Eat Your Colors!

Did you know the different colors of fruits and veggies tell us which disease fighting phytonutrients are inside? It's probably not surprising to hear that most people don't get enough phytonutrients. This can lead to increased risk of disease such as osteoporosis, heart disease, cancer and more. Let's take a look at some ways of getting your colors in your diet every day.

fresh green beans
How about some fresh green beans in a stir fry?

Greens! If you're a parent, you've probably said "gotta eat something green! Did you eat something green?!" I know I have. But only 31% of us actually get enough green in our diet. What are some good ways to work in more green if green veggies aren't your jam? I like to add legumes and a handful of kale to homemade soup. You can throw a handful of spinach into a smoothie or top a flatbread with arugula. Or how about a nice cup of green tea?

Frozen raspberries are great in smoothies!

Reds! One component that contributes to the beautiful red color of fruits and veggies is lycopene, which has been shown to reduce heart disease risk, protect the eyes, fight infections, and protect against damage from tobacco smoke. Adults eat an estimated 22-24 pounds of tomatoes and tomato products per year. What other reds can you work in? How about some watermelon? Yum! Top oatmeal with raspberries or drink a little cherry juice post-workout!

squash soup
Butternut squash soup with red chili flakes. Two colors in one yummy dish.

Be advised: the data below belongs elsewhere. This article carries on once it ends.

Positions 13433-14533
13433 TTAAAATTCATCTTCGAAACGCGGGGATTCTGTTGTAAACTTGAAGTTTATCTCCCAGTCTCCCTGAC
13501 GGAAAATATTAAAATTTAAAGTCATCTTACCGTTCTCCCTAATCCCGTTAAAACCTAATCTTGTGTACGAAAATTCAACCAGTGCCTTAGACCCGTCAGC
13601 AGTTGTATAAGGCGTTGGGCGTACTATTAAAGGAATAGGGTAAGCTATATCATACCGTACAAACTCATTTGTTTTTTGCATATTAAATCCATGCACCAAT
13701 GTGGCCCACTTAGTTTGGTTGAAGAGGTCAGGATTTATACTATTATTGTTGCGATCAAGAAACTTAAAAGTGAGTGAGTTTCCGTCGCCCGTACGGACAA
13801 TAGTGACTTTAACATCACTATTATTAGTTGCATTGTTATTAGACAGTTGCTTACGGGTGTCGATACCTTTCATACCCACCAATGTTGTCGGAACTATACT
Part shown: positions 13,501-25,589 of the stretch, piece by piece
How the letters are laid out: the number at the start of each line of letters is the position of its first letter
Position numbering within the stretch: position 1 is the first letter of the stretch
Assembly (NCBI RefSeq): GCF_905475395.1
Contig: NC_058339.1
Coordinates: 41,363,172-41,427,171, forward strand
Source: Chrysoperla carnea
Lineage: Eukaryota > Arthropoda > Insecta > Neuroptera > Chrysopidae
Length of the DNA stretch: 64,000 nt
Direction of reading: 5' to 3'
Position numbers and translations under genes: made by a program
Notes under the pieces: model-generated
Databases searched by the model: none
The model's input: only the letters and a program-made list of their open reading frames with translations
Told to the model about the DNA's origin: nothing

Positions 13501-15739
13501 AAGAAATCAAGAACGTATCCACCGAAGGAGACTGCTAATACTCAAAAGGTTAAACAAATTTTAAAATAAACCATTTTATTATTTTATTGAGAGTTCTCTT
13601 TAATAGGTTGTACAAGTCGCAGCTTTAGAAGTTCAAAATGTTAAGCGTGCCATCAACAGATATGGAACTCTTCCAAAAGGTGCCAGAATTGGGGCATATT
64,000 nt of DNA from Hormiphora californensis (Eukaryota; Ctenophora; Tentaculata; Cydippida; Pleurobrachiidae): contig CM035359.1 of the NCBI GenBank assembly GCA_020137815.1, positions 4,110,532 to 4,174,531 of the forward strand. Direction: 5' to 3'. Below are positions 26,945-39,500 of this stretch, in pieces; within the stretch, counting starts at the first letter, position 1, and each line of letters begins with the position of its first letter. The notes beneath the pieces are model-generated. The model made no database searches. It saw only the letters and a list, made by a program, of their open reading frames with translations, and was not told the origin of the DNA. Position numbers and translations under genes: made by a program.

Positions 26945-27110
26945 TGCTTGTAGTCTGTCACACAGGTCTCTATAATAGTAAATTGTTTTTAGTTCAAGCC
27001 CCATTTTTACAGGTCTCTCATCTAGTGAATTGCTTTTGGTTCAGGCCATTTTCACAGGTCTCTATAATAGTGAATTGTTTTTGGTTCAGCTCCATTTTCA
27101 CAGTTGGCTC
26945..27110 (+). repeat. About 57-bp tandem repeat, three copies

Orange! Most everyone who knows me know that I'm OB. SESSED. with mangos. They are my absolute favorite fruit! And really, I like the sweetness of most any orange fruit and veggie. To get more orange in your diet, try a carrot and sweet potato soup. Or add tumeric or ginger to sauces, soups and dressings.

coconut drinks
If coconut is your jam, snack on coconut slivers.

Whites! Fun fact: you can preserve the phytonutrients if you wait 10 minutes before cooking chopped garlic. Snack on an apple (I like to add peanut butter!) to get more whites in your diet. Add garlic and onions to, well, just about anything or try mashed cauliflower or cauliflower rice.

roasted eggplant with pomegranate
Roasted eggplant with pomegranate seeds. Another two-fer!

Purples! The latest data from the National Health and Nutrition Examination Study (NHANES), found that adults who eat purple fruits and vegetables have reduced risk for both high blood pressure and low HDL cholesterol (the “good” kind); they are also less likely to be overweight. What's not to like about that! Blueberries, blackberries and strawberries are yummy to snack on or add to that spinach smoothie! Or maybe order a beet salad as an appetizer next time you go to dinner!

woman cutting vegetables
Food prep!

There are many options in each color category. Make a conscious effort to add a little every day. Make snacking easy by chopping and cutting your fruits and vegetables on Sunday for the week. You could also prep a lentil and veggie soup on Sunday! Find out some strategies that work for you and you'll be eating all your colors in no time!

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